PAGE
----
Bloody Disgusting can exclusively reveal that Tom McLoughlin has also come up with an entirely different screenplay for a Friday project, this one titled Diary of Pamela Voorhees.
McLoughlin worked alongside James Sweet on the concept, a screenplay for a theatrical feature/limited series that he’d love to someday get the chance to bring to life.
McLoughlin tells BD, “Keeping this under wraps for almost a year now, the fan side of us thought it’s the ONLY Friday the 13th this year. And the day of Jason’s birth. If there’s a day to announce, can’t think of any better. And YES, we are heartbreakingly aware that our script, as reported yesterday by CNN, has currently no chance of getting made due to the rights settlement far from resolved. And who knows, maybe whoever finally gets the shared rights might only want to make a hockey masked Jason.”
“When James mentioned wanting to do a story that starts with the birth of Jason, my head exploded with so many episodes and character events we can create,” he continues. “We both just took off on it. The objective was also to reveal how they became the iconic horror legends they are. In fact, we created so many characters and storylines we realized we had a Limited Series as well as a feature length movie.”
Here’s the idea for Diary of Pamela Voorhees, straight from Tom McLoughlin…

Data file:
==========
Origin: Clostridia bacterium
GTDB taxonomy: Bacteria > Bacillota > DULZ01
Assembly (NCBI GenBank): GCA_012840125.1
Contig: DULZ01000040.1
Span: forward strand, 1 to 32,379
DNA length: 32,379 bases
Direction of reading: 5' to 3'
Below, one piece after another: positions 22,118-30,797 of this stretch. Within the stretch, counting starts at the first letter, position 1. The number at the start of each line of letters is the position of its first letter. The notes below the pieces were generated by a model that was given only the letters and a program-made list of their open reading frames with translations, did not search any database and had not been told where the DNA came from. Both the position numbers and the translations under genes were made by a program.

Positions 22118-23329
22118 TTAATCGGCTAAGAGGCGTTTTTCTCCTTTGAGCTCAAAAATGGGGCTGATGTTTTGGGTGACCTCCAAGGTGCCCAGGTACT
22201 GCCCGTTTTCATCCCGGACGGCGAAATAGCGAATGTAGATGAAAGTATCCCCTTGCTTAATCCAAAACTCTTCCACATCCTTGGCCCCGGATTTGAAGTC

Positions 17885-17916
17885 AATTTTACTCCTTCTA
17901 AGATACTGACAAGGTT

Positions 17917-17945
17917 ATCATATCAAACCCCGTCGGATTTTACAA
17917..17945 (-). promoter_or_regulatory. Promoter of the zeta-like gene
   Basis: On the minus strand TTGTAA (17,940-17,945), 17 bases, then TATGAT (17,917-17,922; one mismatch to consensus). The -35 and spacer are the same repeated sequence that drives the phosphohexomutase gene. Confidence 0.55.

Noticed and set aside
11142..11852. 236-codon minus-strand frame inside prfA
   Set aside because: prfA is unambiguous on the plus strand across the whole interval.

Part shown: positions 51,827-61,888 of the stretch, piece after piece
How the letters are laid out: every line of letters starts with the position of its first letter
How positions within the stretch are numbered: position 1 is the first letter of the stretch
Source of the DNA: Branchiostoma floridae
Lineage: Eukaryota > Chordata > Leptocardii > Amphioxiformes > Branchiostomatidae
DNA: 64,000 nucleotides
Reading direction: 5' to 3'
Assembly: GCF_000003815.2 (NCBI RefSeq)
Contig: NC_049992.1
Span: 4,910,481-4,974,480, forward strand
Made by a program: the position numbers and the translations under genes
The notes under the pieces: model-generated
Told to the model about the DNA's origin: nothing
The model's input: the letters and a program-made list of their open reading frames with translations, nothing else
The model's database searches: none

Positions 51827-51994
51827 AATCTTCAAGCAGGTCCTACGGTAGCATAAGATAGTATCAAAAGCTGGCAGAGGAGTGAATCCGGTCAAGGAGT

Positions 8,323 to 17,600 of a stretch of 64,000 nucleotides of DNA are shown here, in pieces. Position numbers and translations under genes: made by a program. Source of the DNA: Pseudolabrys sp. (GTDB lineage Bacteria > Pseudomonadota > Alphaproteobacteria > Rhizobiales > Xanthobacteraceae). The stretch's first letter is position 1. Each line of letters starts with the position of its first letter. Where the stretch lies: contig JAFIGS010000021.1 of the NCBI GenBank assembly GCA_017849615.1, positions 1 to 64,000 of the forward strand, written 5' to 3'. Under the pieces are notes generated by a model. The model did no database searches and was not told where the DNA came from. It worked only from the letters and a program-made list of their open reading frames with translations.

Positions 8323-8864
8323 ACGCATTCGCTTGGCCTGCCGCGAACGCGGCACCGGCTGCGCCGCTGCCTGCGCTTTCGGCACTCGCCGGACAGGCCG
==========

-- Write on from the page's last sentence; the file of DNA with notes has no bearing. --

Diary of Pamela Voorhees is of course based on Victor Miller’s characters of Pamela Voorhees, and her young son Jason. The story takes place in Post-World War 2 Middle America. People are uncertain, afraid of the unknown, and untrusting. This is the world Mrs. Voorhees and Jason must face. On the night of June 13th, 1946, an abused 16-year-old Pamela gives birth to a facially disfigured, mentally challenged, boy she names Jason.
Over the next ten years we see the painful life this shunned single mother must survive to raise and protect her Jason who most of all these people treat as a freak. Her psychopathic mind turns darker, then vengeful as she brutally kills any detractor of her son. They then move on, Pamela fantasizing on finding some place that’s truly theirs. Both the film and limited series conclude with their arrival at Camp Crystal Lake May 19th, 1956. (The rest we know.)
McLoughlin explains, “Pamela’s diary allows us deeper insight into how she feels. It’s particularly even more unsettling as we hear her psychopathic and sociopathic thoughts and plans. I wanted to approach this as if this was a true story. Every event and character are believable. No supernatural aspects. As extreme as her murders are they are passion kills. Serial killers like Aileen Wuornos (Charlize Theron in ‘Monster’) are more emotionally horrifying being connected a belief or honest rationalization. There’s also a deeply disturbing and creepy aspect seeing the child Jason watching, maybe learning from his mothers’ savage murders. Blood splattered; Mrs. Voorhees embraces her son with a genuine mother’s warmth. Gently explaining to him why these wicked people need to die. ‘If we don’t kill them, Jason, they’ll keep hurting more people like us. There’s no God who will punish them. Only us, Jason.’”
“So, we will all continue to wait for the outcome of the settlement. And James and I will keep tinkering and tweaking the script,” McLoughlin finishes out his chat with BD. “Meanwhile…Happy Birthday, Jason. And Happy Friday the 13th to all you Friday Fans. And keep making those Fan Funded Films. You guys may truly be the future of the Voorhees Family.”
Happy Friday the 13th indeed. Check out McLoughlin’s concept poster below!
Diary of Pamela Voorhees poster